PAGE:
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Lucubrate Magazine, Issue 37, August 17th, 2018
Within each accounting standard there contains the official pronouncement along with cross-references and implementation issues. However, accounting standards also include ‘basis of conclusion’ and often ‘dissenting opinions’.
- Accounting Series – article No: 18
- Accounting Theory – Advanced Part 8
By Peter Welch, Georgia, CEO GlobalCfo.LLC.
Concluding IAS 10, with reference to a going concern and disclosure requirements. “Relative to the IASB para 14, 21 and 22:
14 An entity shall not prepare its financial statements on a going concern basis if management determines after the reporting period either that it intends to liquidate the entity or to cease trading, or that it has no realistic alternative but to do so.
21 If non-adjusting events after the reporting period are material, non-disclosure could influence the economic decisions that users make on the basis of the financial statements. Accordingly, an entity shall disclose the following for each material category of a non-adjusting event after the reporting period:
- the nature of the event; and
- an estimate of its financial effect, or a statement that such an estimate cannot be made.
22 the following are examples of non-adjusting events after the reporting period that would generally result in disclosure:
- a major business combination after the reporting period (IFRS 3 Business Combinations requires specific disclosures in such cases) or disposing of a major subsidiary;
- announcing a plan to discontinue an operation;
- major purchases of assets, classification of assets as held for sale in accordance with IFRS 5 Non-current Assets Held for Sale and Discontinued Operations. other disposals of assets, or expropriation of major assets by the government;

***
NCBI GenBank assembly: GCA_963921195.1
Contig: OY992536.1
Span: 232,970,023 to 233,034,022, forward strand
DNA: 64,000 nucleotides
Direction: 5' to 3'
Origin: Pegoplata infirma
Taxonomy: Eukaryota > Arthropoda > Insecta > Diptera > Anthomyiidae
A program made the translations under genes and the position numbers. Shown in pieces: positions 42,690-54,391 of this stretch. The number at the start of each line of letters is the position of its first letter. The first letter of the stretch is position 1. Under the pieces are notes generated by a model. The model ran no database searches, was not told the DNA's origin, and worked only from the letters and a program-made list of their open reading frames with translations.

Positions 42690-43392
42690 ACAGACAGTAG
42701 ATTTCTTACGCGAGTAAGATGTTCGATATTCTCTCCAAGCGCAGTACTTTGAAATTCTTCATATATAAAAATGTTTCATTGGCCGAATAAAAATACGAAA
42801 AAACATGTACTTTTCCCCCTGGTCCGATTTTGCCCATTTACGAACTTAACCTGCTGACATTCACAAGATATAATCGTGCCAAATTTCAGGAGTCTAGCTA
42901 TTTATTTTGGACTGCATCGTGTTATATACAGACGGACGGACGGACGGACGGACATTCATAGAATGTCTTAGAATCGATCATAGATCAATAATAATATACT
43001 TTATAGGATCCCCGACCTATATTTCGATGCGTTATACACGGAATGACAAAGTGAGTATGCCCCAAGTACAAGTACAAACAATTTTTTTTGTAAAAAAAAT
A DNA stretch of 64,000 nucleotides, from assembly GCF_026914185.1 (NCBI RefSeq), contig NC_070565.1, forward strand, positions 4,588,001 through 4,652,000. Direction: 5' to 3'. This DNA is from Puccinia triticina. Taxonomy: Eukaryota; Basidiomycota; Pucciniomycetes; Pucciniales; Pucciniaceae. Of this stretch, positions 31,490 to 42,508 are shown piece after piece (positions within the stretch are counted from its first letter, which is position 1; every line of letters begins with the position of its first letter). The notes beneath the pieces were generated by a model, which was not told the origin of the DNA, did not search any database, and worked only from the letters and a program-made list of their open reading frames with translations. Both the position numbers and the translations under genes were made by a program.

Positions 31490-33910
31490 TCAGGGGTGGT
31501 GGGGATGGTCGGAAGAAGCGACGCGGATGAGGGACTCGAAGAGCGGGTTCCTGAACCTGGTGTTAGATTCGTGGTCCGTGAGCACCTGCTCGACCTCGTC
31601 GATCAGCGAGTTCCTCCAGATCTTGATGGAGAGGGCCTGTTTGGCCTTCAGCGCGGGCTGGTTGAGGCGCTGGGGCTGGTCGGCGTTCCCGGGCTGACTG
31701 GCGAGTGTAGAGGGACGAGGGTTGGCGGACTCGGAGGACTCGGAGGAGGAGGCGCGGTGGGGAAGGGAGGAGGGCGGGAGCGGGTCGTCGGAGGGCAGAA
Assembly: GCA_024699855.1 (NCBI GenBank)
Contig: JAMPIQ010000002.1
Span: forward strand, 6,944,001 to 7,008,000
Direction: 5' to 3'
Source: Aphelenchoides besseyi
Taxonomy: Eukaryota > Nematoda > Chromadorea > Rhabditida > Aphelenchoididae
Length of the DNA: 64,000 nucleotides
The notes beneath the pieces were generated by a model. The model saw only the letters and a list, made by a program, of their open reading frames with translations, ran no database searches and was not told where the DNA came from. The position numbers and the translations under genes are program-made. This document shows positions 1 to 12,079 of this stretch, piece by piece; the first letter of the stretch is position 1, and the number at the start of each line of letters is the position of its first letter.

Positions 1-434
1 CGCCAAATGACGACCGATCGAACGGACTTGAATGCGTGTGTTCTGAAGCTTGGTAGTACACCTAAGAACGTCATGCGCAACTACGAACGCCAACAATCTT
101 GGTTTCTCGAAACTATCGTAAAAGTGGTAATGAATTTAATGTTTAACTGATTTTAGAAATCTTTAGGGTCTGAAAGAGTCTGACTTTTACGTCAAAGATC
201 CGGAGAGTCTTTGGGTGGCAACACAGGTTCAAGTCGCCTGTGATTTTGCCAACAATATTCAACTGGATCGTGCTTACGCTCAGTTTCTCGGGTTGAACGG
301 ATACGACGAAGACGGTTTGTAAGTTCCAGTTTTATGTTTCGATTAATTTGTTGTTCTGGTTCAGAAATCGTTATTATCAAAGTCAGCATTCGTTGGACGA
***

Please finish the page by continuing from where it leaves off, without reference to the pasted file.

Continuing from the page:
- the destruction of a major production plant by a fire after the reporting period;
- announcing, or commencing the implementation of, a major restructuring (see IAS 371:
- major ordinary share transactions and potential ordinary share transactions after the reporting period (IAS 33 Earnings per Share requires an entity to disclose a description of such transactions, other than when such transactions involve capitalization or bonus issues, share splits or reverse share splits all of which are required to be adjusted under IAS 33)
- abnormally large changes after the reporting period in asset prices or foreign exchange rates changes in tax rates or tax laws enacted or announced after the reporting period that have a significant effect on current and deferred tax assets and liabilities (see IAS 12 Income Taxes):
- entering into significant commitments or contingent liabilities, for example, by issuing significant guarantees;
- commencing major litigation arising solely out of events that occurred after the reporting period.
Picture: Pete Johnson
Adjusting Events (subsequent information)
- Your company has been sued for anticompetitive behavior. This has been denied by your company, and no provision was made in your financial statements on 31st December 2011.
- On January 14th, 2012, the court awards $5 million in damages against you.
- If your financial statements have not been approved, you create a provision for $5 million in your financial statements to 31st December 2011.
Adjusting Events (subsequent information)
- At 31s* December 2011, part of your computer system is being repaired. It has a carrying value of $2 million in your financial statements.